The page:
I was a little confused with the number of sheets of tissue to use for these flowers as the directions called for 9 sheets for each at first, but later on only called for 5 each.

When wrapping the stems around the base of the flowers, I found that it was necessary to have a pair of wire pliers on hand. The green stem wires are very sturdy, but they’re also hard to bend around at the end with just your fingers. If there’s any wire ends sticking out, it’s hard to wrap the floral tape around them. A quick clamping action with some wire pliers is all it took to get rid of the sharp ends.

The leaves were already cut and prepped on a wire so they were easy to either wrap around a flower stem or just slide into a vase as is.

The kits retail for $10, which I think is a really good deal for the amount of flowers that you can make out of it.


  • Great price for over-all value.
  • Kit comes with all the pieces cut, scored and separated.
  • Beautiful color combination and different kits to choose from.


  • Instructions weren’t as detailed and inclusive as I would have preferred.
  • If you’re looking for a fast project, this is not it. It looks rather quick to put together, but be prepared to put about 6+ hours into it, as there’s 24 stems to wrap floral tape around and arranged the tissue paper takes time.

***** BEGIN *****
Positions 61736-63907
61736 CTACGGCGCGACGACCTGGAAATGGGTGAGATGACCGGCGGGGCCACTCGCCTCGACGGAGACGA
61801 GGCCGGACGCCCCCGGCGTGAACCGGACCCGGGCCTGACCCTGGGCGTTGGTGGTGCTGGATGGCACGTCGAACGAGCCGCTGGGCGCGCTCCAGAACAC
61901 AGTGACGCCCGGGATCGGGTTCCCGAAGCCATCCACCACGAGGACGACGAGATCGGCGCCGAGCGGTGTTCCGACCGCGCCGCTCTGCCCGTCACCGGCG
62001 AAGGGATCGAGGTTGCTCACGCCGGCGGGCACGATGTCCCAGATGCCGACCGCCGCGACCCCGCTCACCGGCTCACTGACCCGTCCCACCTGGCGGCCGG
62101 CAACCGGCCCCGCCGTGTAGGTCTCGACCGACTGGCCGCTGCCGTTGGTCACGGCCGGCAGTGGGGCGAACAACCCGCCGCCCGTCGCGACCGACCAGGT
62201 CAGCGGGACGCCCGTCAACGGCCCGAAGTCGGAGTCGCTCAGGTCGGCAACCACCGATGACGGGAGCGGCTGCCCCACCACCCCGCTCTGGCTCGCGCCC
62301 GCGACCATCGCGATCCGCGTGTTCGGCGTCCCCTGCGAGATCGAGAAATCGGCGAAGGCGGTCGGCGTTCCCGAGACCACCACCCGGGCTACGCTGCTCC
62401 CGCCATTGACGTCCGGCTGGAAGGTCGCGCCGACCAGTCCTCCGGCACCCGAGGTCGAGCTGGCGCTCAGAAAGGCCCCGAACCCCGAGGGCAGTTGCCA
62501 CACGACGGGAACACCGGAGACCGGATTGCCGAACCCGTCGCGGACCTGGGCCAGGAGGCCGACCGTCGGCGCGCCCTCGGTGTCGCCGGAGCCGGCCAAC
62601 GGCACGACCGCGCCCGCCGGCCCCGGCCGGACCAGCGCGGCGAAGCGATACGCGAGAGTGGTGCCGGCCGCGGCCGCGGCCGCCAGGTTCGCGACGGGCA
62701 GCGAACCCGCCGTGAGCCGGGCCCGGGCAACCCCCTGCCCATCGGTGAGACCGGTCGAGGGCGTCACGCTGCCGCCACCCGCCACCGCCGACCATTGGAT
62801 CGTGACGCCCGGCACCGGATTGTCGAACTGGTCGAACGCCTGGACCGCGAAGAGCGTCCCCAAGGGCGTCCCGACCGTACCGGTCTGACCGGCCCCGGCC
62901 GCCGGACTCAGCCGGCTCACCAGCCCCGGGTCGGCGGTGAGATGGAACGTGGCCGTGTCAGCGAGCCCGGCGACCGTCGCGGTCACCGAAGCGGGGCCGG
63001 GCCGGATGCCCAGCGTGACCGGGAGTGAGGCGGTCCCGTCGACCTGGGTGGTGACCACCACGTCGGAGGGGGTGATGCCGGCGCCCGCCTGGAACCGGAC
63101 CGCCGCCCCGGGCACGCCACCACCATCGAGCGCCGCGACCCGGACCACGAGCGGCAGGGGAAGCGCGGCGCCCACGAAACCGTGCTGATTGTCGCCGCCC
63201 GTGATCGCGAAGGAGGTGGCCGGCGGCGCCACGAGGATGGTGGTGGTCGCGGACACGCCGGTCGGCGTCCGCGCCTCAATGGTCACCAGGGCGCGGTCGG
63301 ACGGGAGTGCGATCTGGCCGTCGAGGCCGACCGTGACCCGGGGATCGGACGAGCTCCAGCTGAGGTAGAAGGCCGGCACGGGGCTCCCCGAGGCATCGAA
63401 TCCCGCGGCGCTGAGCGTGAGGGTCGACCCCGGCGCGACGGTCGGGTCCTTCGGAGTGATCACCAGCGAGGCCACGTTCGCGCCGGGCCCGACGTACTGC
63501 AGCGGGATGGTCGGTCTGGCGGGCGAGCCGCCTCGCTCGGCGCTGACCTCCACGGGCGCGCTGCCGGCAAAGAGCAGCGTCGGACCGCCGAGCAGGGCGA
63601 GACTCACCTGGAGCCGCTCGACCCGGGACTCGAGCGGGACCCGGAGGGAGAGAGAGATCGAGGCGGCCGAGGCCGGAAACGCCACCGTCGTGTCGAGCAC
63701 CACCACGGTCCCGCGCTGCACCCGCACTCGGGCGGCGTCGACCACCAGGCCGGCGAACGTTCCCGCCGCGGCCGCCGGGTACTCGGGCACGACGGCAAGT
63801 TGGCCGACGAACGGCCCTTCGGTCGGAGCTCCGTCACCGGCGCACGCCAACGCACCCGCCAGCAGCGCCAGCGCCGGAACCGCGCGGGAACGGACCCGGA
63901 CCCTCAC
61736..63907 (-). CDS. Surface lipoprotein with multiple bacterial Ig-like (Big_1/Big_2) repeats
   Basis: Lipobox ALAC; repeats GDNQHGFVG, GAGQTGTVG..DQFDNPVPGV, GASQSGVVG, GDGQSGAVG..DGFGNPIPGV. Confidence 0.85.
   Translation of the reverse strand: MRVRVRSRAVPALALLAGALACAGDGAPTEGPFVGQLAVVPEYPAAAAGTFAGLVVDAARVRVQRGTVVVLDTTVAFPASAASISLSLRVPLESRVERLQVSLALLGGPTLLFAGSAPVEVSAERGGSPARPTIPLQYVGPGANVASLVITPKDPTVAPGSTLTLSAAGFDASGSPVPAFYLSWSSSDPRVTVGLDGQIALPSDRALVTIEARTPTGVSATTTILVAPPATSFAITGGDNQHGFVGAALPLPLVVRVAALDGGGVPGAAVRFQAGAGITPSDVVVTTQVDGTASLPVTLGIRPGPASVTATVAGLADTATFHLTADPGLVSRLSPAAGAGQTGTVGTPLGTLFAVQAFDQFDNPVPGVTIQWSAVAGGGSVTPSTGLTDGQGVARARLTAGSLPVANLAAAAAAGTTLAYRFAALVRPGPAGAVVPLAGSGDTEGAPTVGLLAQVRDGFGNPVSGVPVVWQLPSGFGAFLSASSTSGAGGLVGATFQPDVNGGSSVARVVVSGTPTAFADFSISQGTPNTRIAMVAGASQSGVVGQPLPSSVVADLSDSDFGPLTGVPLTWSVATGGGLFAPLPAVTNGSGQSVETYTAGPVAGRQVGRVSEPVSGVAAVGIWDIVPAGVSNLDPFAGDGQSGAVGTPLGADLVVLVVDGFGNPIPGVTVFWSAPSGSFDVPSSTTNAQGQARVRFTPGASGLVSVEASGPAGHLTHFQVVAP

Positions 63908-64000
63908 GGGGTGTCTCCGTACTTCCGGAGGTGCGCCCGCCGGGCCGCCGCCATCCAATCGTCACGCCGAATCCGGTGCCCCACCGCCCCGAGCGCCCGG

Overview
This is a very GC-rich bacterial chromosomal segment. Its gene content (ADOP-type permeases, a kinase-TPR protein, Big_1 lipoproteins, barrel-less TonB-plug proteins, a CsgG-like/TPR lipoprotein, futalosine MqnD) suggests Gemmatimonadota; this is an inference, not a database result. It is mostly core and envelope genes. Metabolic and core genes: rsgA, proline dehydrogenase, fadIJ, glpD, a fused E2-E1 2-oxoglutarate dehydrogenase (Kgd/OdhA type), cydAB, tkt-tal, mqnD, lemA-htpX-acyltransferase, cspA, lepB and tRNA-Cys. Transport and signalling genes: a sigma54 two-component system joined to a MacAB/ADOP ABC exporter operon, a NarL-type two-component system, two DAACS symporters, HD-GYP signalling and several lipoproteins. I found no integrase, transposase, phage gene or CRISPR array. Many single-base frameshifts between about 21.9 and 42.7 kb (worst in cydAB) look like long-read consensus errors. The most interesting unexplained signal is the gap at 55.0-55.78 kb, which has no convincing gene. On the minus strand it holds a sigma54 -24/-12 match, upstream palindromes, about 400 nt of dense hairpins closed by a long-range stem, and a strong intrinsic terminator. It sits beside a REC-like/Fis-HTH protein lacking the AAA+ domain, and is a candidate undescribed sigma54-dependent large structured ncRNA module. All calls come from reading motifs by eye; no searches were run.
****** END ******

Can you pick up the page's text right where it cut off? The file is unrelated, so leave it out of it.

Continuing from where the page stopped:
Have you tried any of the Martha Stewart tissue paper bouquet kits? What have you used them for? Wedding bouquets? Centerpieces? Something else? Leave us a comment and let us know!

Kid-Friendly Butterfly Crafts

Reported by Kristine Fowler

Although this isn’t a tutorial, I thought I would share a couple of butterflies that my 7-year old daughter made at school this year. It just so happened that I came across them when I was sorting through the piles of artwork that came home with her in June (I know, I’m a bit behind!).

The one on the top left is made with paint – and since the coloring pattern looks symmetrical I would guess they added paint to one wing of the butterfly, then folded the paper in half. The body of the insect is simply cut with paper and glued on top, once the paint was dry of course.

Now the second one…this was made using tissue paper. Actually it is small squares of tissue bunched around the end of a pencil, dipped in glue and placed atop a butterfly shaped base page. As I recall from my primary school days, this was probably one of the funnest art class projects. I always enjoyed it! For kids, tissue paper is a great medium, since it has a nice, delicate texture that children find easy to rip or cut. I scoured the net in search of instructions for this particular craft and found lots of links for tissue paper collaging, but none for this tecnique specifically. If you do search, and manage to find a link or two, be sure to post it in the comments section so that everyone will know what I’m talking about.

Now go! Get your kids involved in the Butterfly Project – they’ll have a blast! And be sure to send your butterflies to us here at Craft Critique so we can pass them along to the Holocaust Museum of Houston for the Butterfly Project. You can find the mailing details, as well as the information about the Butterfly Project in this post from July 1.